The water catchments were found to work very well. Rain falling in the bare areas between plots flowed into the tilled plot at the front of each berm. Tillage in the seeded plot had proken up the surface crust allowing water to soak in more easily, and the berm next to each plot prevented any water from flowing off the plot. The timing and amount of rainfall proved to be a major factor influencing the outcome of the experiments. The ground was worked at site 1 and site 2 on January 3, 1991 and planted at site 1 on the same day. Sixty-eight mm of rain had fallen since December 15, 1991, leaving a moist and friable seed bed. The area received 24 mm of rain on January 4-6, 1991, which proved to be ideal for seedling establishment at site 1. Site 2 was unable to be planted until January 16, by which time the soil had dried out. No significant rain fell until 15-20 March (24 mm measured on site), desert saltbush and Indian wheat seedlings emerged at site 2 shortly thereafter, but much later and in lower numbers than at site 1. There was found to be a clear effect of mulch on soil temperature and moisture retention. It was clear that the seedlings were very sensitive to moisture in the top 2 cm of soil, and mulched plots were found to improve soil moisture both near the surface but also at 13-15 cm in depth. Desert saltbush, linear-leaved saltbush, and Mediterranean grass emerged almost immediately after the rain on January 4. Warm weather after the March rains triggered germination of mesquite in several plots. Creosotebush and perhaps wolfberry as well as six-weeks grass and three-awn grass are more likely to germinate during the monsoon rains in the summer. No species other than desert saltbush emerged in sufficient numbers on site 1 to allow for the analysis of treatment differences. Desert saltbush was found to favor microhabitats behind clods and in low depressions formed by tilling in unmulched plots and throughout the mulched plots. They survived much better in the mulched, weeded plots. Although the total percent cover of desert saltbush after three months of grown (4-8 percent) was not impressive, the number of saltbush seedlings in all treatments (4 to 33) was substantially higher than it would be in mature stands. Annual grasses did not come up in sufficient quantity to have any effect on either weed suppression or desert saltbush establishment. The majority of saltbush seedlings were less than 5 cm high and unbranched, but some of the largest seedlings in the mulched plots had reached 30 cm and were woody and highly branched. On the other hand, mulching had a (barely) significant effect on average seedling height. In plots that were mulched and weeded, on the other hand, the mean height of the tallest seedlings was 13.6 cm compared to only 9.6 cm in unmulched, weeded plots. Overall, the project made clear that active restoration of abandoned farm lands is not warranted if native vegetation will gradually recover on its own. In those instances devoid of perennial vegetation, far from seed sources, and with barren and altered soil conditions, restoration is feasible.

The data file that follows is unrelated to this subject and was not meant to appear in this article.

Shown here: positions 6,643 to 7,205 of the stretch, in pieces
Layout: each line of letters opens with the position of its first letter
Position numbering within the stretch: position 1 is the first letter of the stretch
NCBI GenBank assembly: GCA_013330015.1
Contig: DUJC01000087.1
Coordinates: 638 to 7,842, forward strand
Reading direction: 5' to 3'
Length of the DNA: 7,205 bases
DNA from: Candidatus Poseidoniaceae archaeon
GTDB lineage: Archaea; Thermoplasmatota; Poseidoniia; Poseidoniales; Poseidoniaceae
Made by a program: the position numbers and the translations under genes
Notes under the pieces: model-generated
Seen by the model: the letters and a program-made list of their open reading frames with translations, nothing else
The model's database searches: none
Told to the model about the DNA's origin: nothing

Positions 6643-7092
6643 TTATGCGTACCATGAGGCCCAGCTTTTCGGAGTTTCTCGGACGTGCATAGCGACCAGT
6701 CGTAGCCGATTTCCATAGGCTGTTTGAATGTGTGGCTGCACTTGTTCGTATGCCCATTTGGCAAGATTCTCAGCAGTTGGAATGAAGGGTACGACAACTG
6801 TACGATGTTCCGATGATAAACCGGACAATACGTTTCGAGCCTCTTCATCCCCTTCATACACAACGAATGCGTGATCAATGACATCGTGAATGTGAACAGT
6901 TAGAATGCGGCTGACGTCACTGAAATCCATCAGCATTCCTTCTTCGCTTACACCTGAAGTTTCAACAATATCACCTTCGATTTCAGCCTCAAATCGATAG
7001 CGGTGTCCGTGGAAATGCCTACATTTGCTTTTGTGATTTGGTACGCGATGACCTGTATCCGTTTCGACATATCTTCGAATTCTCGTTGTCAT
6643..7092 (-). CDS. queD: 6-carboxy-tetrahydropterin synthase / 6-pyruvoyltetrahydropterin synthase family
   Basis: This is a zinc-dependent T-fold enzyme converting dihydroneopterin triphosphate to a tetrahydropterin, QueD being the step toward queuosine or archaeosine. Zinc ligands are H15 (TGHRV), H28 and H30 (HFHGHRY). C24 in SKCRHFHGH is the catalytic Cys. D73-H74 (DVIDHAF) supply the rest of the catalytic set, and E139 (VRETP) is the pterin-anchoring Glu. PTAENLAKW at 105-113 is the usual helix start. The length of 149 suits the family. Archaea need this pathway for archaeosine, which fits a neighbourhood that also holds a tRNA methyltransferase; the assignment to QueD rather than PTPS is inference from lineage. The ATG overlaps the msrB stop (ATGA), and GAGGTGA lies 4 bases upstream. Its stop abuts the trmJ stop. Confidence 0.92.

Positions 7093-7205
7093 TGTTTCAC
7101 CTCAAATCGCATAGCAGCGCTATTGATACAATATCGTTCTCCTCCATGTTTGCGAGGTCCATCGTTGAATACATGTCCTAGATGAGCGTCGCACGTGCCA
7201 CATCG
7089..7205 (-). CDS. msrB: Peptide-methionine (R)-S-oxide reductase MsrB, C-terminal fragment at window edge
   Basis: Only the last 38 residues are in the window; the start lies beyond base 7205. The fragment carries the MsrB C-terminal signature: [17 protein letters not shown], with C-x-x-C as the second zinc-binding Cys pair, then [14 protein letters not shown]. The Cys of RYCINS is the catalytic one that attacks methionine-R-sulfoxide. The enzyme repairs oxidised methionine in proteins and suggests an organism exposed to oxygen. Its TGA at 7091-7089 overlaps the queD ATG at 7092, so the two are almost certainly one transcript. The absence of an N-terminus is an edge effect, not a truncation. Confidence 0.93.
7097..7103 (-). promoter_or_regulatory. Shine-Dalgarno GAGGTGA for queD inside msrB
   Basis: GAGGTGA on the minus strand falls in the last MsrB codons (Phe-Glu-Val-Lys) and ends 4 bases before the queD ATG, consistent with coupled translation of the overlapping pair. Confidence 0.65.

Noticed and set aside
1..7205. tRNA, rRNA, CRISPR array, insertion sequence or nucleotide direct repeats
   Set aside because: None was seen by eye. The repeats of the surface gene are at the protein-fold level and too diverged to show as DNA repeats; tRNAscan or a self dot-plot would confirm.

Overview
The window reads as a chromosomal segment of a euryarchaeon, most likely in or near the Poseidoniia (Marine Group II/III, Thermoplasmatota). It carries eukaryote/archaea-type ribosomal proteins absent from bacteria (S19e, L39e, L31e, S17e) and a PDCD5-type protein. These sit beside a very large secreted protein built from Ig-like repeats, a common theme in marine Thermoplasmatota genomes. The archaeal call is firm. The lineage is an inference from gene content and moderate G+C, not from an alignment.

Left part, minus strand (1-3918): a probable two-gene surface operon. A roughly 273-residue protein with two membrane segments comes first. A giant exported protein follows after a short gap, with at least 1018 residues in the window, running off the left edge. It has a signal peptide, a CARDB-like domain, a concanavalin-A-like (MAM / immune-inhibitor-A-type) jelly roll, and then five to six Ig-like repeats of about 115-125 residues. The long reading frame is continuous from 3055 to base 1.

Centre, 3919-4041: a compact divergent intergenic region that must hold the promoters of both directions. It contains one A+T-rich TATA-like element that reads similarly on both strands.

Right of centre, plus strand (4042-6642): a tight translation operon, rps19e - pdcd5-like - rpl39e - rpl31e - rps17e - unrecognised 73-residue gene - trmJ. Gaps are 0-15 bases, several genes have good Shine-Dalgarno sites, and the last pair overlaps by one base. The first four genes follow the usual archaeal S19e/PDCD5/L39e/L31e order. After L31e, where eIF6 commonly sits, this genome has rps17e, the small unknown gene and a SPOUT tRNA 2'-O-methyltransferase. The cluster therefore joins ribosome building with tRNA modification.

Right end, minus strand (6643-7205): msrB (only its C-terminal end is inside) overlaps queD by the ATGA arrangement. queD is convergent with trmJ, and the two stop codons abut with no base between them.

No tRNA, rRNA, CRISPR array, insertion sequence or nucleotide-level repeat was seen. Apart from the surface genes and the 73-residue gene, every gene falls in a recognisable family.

Factors limiting recovery of the ecosystem:
Rainfall in the desert is ultimately the most stringent climatic factor influencing the success of a desert restoration. In this instance, not only do the plants need to germinate, but grow large enough to tolerate the drier, normal conditions. Water catchment systems and mulching clearly increase the chances for seedling establishment. In a poorer rain year, the results of this project show that there would quite possibly have been no seedlings at all on any of the unmulched plots. The low quantity of plants that were able to germinate indicate that repeated treatments is necessary in desert ecosystems, perhaps every three years a reseeding might be necessary. The project may have covered 2.6 ha but the actual seeded area was only .23 ha, making it clear that revegetation of the strips between berms would be difficult because of the soil conditions. One possible element to counter this is that the plantings increased activities of burrowing animals (ground squirrels, coyotes, badgers) elsewhere in the study area, such that they may perhaps break up the surface crust and facilitate subsequent plant establishment.
Socio-Economic & Community Outcomes Achieved
Economic vitality and local livelihoods:
A final wave of farm abandonment is likely to occur in the coming years because of "˜water farming' which will begin happening as rapidly growing cities come to need larger shares of water from the Central Arizona Project. The wave of retiring old fields has come with the purchase of farms by cities to offset their water usage. Water farming has no direct effect on the ability or inability of farm land to recover, since the water being used by the municipalities is very deep groundwater, however these abandoned farms may come with the political and economic incentive to restore some of the lost desertscrub habitat. The effort to restore lowland desert will continue to expand because abandoned farmland will not simply return to desert, but instead requires large-scale restoration techniques.
Restoration in old desert fields is best accomplished by building water catchments, mulching with coarse, woody debris that is slow to break down, and then by replanting a fraction of the restoration area repeatedly until a good rainfall year occurs. Seeding, mulching and catchment techniques need to be tailored to such a long-term approach. This “˜lazy but patient’ method requires a long-term commitment but is not capital-intensive. The cost of seeds may be high but are spread out over the waiting period and offset by savings in irrigation. This approach mimics the natural succession, but enhances it by promoting water infiltration and also by ensuring that when good rainfall does occur seeds are there to take advantage of it.
Sources and Amounts of Funding
The project was funded by a grant from the Jesse Smith Noyes Foundation.
Jackson, Laura et al. 1991. Desert Restoration. Restoration and Management Notes 9(2): 71-80.